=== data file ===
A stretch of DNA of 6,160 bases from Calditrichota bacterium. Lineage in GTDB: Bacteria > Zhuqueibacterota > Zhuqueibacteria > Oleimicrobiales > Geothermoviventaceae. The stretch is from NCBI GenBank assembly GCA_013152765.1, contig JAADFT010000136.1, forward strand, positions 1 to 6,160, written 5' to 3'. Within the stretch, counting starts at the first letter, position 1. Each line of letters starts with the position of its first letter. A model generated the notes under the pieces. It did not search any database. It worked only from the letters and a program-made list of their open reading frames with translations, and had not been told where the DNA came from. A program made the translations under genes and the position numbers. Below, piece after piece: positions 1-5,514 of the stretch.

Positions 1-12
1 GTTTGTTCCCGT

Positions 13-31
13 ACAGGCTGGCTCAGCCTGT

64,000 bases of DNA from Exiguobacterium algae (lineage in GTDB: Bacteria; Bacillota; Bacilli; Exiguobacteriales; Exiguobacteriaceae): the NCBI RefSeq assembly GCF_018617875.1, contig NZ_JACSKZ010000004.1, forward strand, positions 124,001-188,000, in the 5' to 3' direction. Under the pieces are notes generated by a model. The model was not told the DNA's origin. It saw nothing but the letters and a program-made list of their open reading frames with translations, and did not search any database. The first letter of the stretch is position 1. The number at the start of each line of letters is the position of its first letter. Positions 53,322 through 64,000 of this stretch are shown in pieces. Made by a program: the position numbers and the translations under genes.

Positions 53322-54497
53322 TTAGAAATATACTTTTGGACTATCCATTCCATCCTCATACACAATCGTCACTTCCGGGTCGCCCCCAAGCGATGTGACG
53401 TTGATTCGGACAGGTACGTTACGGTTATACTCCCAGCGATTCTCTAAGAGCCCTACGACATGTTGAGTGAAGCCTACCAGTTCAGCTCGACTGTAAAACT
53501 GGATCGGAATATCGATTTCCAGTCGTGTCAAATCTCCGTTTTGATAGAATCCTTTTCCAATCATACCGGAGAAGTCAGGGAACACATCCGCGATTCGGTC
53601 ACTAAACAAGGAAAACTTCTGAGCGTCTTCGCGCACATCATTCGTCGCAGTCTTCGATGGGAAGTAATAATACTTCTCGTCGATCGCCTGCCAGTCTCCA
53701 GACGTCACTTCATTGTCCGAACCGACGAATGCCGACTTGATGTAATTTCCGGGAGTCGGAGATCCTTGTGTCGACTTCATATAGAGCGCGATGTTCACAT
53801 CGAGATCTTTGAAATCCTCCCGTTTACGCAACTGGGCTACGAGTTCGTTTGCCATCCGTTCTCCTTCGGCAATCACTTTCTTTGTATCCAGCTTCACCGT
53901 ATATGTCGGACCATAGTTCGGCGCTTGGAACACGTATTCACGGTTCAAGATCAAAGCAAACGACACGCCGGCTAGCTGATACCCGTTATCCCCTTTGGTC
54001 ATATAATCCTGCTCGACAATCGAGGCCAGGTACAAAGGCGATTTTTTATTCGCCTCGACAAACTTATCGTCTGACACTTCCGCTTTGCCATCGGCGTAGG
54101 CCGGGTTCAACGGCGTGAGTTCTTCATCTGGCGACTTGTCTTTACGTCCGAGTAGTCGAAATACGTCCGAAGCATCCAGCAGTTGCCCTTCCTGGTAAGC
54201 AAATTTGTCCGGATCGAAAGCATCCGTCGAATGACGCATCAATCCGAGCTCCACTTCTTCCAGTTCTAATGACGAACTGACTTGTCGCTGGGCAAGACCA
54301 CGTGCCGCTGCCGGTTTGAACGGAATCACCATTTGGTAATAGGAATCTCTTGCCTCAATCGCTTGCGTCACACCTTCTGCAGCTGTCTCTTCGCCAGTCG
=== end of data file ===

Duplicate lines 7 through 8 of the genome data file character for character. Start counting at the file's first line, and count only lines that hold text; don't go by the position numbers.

Positions 53322-54497
53322 TTAGAAATATACTTTTGGACTATCCATTCCATCCTCATACACAATCGTCACTTCCGGGTCGCCCCCAAGCGATGTGACG